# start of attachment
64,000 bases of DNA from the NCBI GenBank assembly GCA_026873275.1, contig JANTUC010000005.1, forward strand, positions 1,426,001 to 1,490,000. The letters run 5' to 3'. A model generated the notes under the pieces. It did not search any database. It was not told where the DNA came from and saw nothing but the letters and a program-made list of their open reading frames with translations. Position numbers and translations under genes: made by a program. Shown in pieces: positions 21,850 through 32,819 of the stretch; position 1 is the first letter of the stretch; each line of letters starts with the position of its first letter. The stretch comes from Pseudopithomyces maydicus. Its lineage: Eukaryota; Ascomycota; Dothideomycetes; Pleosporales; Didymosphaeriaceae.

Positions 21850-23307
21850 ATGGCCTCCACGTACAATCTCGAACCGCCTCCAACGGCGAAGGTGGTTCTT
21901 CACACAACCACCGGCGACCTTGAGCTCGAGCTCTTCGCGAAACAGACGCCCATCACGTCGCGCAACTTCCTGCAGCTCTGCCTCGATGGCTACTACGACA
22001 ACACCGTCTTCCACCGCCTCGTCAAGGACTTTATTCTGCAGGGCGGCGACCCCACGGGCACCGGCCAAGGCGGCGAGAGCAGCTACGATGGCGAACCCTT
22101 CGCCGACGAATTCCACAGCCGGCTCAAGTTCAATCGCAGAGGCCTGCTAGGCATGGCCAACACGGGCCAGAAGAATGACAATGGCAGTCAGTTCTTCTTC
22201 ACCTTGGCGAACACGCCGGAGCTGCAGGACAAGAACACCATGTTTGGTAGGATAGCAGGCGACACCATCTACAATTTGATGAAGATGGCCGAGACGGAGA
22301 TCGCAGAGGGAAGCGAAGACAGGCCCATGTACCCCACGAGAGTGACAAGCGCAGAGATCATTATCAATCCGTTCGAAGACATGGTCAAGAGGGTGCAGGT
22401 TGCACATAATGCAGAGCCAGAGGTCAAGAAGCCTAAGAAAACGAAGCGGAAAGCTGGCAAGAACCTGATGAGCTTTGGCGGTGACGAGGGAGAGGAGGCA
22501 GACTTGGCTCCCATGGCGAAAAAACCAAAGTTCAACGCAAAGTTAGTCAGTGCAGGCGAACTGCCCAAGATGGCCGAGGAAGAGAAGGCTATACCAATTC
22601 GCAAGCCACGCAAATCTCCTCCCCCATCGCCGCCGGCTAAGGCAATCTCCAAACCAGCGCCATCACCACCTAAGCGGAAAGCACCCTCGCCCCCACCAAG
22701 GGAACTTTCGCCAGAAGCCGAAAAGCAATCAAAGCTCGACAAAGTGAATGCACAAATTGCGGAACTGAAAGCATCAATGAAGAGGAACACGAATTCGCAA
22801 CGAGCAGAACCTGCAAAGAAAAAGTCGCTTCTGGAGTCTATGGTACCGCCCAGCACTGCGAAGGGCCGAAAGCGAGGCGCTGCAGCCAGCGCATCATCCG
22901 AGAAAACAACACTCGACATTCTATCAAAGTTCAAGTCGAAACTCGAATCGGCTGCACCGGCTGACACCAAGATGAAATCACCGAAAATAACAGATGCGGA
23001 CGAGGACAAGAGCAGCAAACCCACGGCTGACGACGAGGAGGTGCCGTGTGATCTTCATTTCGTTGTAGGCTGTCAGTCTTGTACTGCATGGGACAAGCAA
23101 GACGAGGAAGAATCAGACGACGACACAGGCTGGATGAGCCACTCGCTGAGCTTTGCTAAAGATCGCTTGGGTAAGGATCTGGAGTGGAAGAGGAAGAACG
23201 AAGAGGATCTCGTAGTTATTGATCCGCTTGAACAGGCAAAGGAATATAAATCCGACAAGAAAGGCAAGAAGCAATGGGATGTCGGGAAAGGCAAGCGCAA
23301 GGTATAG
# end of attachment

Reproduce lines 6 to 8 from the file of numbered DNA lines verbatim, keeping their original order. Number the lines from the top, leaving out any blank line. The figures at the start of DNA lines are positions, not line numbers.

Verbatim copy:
22101 CGCCGACGAATTCCACAGCCGGCTCAAGTTCAATCGCAGAGGCCTGCTAGGCATGGCCAACACGGGCCAGAAGAATGACAATGGCAGTCAGTTCTTCTTC
22201 ACCTTGGCGAACACGCCGGAGCTGCAGGACAAGAACACCATGTTTGGTAGGATAGCAGGCGACACCATCTACAATTTGATGAAGATGGCCGAGACGGAGA
22301 TCGCAGAGGGAAGCGAAGACAGGCCCATGTACCCCACGAGAGTGACAAGCGCAGAGATCATTATCAATCCGTTCGAAGACATGGTCAAGAGGGTGCAGGT